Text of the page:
It goes without saying that Brexit presents financial services firms with particular challenges. Transitional arrangements may ease the pain but will not solve the underlying problem which is the need to secure continued access to the EU/EEA single market.
It goes without saying that Brexit presents financial services firms with particular challenges. Transitional arrangements may ease the pain but will not solve the underlying problem which is the need to secure continued access to the EU/EEA single market. Equivalence arrangements may offer a viable solution for some sectors but they are vulnerable to political whim during their establishment and their maintenance. In our view, any equivalence regime is just one election away (in a large European country or indeed the UK itself) from being either swept away entirely or being amended to the point of uselessness. Obtaining a licence in Ireland will guarantee continued access to the EU/EEA single market post Brexit.
Ireland has a single financial regulator – the Central Bank of Ireland (the “Central Bank”). It is a well-resourced modern regulator which is connected to and participates in all EU and international regulatory bodies. The Central Bank supervises a broad financial services industry which includes a very significant international sector. The Central Bank has a long track record of dealing with a wide variety of international firms establishing entities in Ireland. The most notable success of course is the investment fund industry which has gone from next to nothing 25 years ago to being a leading international centre now. General issues which arise from operating within an international group, such as outsourcing, matrix management and booking models, are well understood.
In recent years, and quite apart from Brexit, it has improved its authorisation processes to provide more transparency to applicants with the publication of defined application timeframes and service standards. As a reaction to the Brexit vote it has confirmed publicly that it is increasing its authorisation teams to deal with an increase in authorisation applications and we can confirm that we see evidence of this increased headcount on the ground.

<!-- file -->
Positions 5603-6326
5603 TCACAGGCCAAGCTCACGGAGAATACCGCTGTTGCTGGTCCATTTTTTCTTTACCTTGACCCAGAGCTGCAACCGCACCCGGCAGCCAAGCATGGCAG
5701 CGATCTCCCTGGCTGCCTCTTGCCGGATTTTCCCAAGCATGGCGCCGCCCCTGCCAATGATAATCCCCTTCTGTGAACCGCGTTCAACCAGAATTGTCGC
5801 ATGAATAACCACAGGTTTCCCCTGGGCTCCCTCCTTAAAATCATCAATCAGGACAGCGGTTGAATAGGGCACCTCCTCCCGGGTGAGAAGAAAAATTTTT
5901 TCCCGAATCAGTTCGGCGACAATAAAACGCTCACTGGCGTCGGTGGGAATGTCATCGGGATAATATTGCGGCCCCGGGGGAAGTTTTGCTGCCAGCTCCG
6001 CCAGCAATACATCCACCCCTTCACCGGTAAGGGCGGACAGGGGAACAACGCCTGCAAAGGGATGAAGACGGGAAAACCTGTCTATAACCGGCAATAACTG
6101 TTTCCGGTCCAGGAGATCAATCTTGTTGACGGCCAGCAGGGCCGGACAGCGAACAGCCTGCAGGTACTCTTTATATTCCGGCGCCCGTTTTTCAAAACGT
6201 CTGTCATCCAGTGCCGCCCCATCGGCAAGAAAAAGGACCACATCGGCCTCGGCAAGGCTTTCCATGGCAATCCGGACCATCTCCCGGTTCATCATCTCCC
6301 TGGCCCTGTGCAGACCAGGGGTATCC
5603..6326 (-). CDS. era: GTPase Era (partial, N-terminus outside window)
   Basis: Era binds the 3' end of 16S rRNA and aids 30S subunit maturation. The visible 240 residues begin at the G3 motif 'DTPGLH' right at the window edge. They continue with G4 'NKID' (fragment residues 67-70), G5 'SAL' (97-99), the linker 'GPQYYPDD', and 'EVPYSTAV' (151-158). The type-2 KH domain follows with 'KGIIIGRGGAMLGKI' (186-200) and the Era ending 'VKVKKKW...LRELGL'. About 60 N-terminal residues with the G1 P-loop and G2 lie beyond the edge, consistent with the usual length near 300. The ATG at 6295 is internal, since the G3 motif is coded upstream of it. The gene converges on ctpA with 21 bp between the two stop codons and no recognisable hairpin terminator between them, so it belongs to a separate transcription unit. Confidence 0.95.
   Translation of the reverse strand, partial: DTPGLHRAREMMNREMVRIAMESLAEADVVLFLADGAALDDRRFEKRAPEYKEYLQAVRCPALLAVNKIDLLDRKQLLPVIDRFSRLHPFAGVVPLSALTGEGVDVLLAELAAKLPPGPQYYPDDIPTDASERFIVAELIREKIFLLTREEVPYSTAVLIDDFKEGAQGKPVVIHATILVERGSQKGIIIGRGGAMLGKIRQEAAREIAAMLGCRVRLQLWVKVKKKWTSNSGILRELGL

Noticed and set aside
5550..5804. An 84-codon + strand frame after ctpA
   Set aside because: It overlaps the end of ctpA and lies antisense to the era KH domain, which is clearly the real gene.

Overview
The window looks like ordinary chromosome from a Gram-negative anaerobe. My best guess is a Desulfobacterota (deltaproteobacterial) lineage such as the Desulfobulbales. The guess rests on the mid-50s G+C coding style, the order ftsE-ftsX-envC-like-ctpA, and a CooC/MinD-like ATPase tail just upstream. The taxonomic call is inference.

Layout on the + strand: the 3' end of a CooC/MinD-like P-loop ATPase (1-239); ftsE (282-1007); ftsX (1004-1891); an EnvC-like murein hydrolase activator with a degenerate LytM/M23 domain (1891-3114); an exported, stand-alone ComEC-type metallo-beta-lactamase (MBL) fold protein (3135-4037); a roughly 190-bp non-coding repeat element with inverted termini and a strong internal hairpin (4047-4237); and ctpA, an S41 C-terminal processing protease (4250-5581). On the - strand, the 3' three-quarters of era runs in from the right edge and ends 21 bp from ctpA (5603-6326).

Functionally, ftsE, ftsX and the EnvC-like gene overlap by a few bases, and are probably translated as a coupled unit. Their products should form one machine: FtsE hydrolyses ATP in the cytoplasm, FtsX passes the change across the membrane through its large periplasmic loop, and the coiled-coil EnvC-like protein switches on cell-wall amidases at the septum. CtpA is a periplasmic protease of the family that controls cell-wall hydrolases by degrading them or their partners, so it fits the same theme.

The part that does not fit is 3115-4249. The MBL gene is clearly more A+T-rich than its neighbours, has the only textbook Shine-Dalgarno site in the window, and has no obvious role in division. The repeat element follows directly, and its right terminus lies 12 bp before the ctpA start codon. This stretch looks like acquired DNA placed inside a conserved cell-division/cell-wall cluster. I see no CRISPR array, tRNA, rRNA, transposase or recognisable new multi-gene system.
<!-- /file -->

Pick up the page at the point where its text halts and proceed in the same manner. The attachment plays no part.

Ireland as an EU hub
The Central Bank has a track record of authorising and supervising a very wide variety of international businesses. It has committed to ensuring it has the capacity to deal with any increases in demand put on it. When the modern, sophisticated regulatory environment is added to the other advantages offered by Ireland we believe it is very well placed to act as an EU hub for businesses currently based in the UK. As pointed out above, obtaining a licence in Ireland will guarantee continued access to the EU/EEA single market post Brexit.
Ireland has traditionally been very diligent about implementing EU directives. It has consistently avoided any “gold plating” or read across to other sectors. There are no detailed rule books rather the relevant EU law and guidelines form the basis of the applicable regulatory regime. While clearly there are local regulatory requirements these tend to be focussed on the domestic industry and sectors which are not subject to EU Directives.
Authorisation Process – mind and management
In considering an application the Central Bank needs to see a proposal for an operation of substance and not a mere brass plate, the so called “mind and management” of the applicant must be in Ireland. In an effort to remain flexible, the Central Bank has no particular minimum headcount but expects firms to demonstrate how the proposed business adequately supports the business in Ireland. The board must meet regularly in Ireland and Irish based management must run the business and make key decisions here.
Although there is no fast track for firms authorised by the Prudential Regulation Authority or the Financial Conduct Authority, clearly their experience of dealing with such UK regulators will be a significant benefit. Most if not all of the policies and procedures that are needed to support an application will likely be both in place and be to a standard which will be acceptable to the Central Bank. Though the Central Bank’s authorisation process is rigorous the approach and overall structure will be familiar to UK firms.
Outsourcing is normal in the financial services industry and is clearly permitted. Generally speaking all activities can be outsourced on an intra-group or third party basis provided sufficient substance is retained in the Irish entity. An applicant must demonstrate to the Central Bank that responsibility is not abdicated and that adequate supervision and security is in place.
Companies locating in Ireland benefit from an experienced and skilled workforce with decades of experience in the financial services sector. Favourable demographics and consistent investment in education ensure a plentiful supply of highly qualified workers with excellent technical, language and customer services capabilities. Ireland is ranked first in Europe for completion of third level education and third for availability of skilled workers.
The Central Bank recognises that many Irish financial service providers are subsidiaries of larger corporate groups. The Central Bank is accommodating of the fact that such subsidiaries are required to adopt group policies provided that such policies are appropriately tailored to meet the specific demands of the Irish business and Irish regulatory requirements.